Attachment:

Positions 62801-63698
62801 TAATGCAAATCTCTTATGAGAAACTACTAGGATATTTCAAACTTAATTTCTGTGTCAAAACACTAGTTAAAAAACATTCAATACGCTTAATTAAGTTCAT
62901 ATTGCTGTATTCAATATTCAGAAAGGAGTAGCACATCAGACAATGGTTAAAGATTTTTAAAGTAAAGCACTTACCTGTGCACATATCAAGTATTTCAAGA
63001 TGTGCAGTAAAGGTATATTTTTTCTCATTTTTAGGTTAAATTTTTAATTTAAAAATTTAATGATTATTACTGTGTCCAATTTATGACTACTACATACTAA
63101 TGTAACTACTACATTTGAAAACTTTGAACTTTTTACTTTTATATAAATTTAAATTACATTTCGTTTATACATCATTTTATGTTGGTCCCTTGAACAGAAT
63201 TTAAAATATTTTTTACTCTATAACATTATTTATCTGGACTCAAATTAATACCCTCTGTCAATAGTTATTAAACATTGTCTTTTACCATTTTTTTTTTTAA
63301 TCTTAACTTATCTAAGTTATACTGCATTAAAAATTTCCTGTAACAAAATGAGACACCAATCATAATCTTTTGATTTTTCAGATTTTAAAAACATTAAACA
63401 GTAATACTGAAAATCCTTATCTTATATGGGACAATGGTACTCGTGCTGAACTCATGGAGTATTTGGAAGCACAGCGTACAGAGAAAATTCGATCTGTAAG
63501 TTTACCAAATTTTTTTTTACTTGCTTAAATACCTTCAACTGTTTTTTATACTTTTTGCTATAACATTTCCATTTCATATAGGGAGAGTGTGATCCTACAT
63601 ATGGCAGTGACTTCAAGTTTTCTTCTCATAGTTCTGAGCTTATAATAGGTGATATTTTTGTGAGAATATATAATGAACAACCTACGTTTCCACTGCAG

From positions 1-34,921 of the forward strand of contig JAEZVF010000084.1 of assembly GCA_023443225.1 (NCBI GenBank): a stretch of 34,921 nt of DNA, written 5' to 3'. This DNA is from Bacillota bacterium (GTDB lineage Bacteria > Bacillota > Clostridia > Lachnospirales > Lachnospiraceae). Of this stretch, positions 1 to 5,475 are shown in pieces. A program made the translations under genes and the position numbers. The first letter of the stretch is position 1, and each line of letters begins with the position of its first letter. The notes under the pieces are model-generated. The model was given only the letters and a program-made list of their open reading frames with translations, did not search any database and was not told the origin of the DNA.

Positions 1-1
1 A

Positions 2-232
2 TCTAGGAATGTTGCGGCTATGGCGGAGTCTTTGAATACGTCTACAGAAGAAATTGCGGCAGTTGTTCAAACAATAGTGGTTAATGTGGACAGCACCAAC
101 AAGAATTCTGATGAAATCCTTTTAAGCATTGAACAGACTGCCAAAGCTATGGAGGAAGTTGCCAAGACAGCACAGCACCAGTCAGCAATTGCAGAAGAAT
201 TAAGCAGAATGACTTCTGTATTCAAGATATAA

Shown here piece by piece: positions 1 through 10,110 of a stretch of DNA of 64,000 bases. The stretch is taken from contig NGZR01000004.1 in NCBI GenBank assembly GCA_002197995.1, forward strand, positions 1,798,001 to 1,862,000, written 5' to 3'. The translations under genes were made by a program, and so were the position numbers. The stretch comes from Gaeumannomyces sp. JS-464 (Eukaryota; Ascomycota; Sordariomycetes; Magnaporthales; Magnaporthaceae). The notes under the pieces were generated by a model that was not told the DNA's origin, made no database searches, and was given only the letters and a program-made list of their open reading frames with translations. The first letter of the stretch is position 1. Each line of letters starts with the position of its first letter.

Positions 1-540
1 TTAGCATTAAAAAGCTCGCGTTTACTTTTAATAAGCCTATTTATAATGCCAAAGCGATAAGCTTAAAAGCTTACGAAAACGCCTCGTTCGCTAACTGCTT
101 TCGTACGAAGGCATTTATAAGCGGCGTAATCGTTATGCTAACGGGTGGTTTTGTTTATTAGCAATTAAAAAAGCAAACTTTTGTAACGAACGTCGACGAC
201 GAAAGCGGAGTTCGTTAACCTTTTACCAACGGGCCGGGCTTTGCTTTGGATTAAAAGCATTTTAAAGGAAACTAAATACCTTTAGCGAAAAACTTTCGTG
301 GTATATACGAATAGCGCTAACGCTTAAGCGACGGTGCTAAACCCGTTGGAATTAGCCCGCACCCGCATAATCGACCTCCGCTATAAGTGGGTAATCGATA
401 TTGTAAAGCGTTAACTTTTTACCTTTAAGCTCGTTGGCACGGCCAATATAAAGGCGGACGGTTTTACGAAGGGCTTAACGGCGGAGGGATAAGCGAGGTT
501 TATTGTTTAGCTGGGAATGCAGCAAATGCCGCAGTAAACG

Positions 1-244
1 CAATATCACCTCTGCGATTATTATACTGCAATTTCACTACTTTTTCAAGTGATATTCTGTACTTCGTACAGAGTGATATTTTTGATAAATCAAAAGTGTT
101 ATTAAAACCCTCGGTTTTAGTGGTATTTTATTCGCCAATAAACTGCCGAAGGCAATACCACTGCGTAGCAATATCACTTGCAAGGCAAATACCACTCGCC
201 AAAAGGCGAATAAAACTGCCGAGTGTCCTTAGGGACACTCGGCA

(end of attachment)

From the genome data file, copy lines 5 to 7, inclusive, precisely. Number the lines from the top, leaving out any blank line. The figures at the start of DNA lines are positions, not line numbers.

63101 TGTAACTACTACATTTGAAAACTTTGAACTTTTTACTTTTATATAAATTTAAATTACATTTCGTTTATACATCATTTTATGTTGGTCCCTTGAACAGAAT
63201 TTAAAATATTTTTTACTCTATAACATTATTTATCTGGACTCAAATTAATACCCTCTGTCAATAGTTATTAAACATTGTCTTTTACCATTTTTTTTTTTAA
63301 TCTTAACTTATCTAAGTTATACTGCATTAAAAATTTCCTGTAACAAAATGAGACACCAATCATAATCTTTTGATTTTTCAGATTTTAAAAACATTAAACA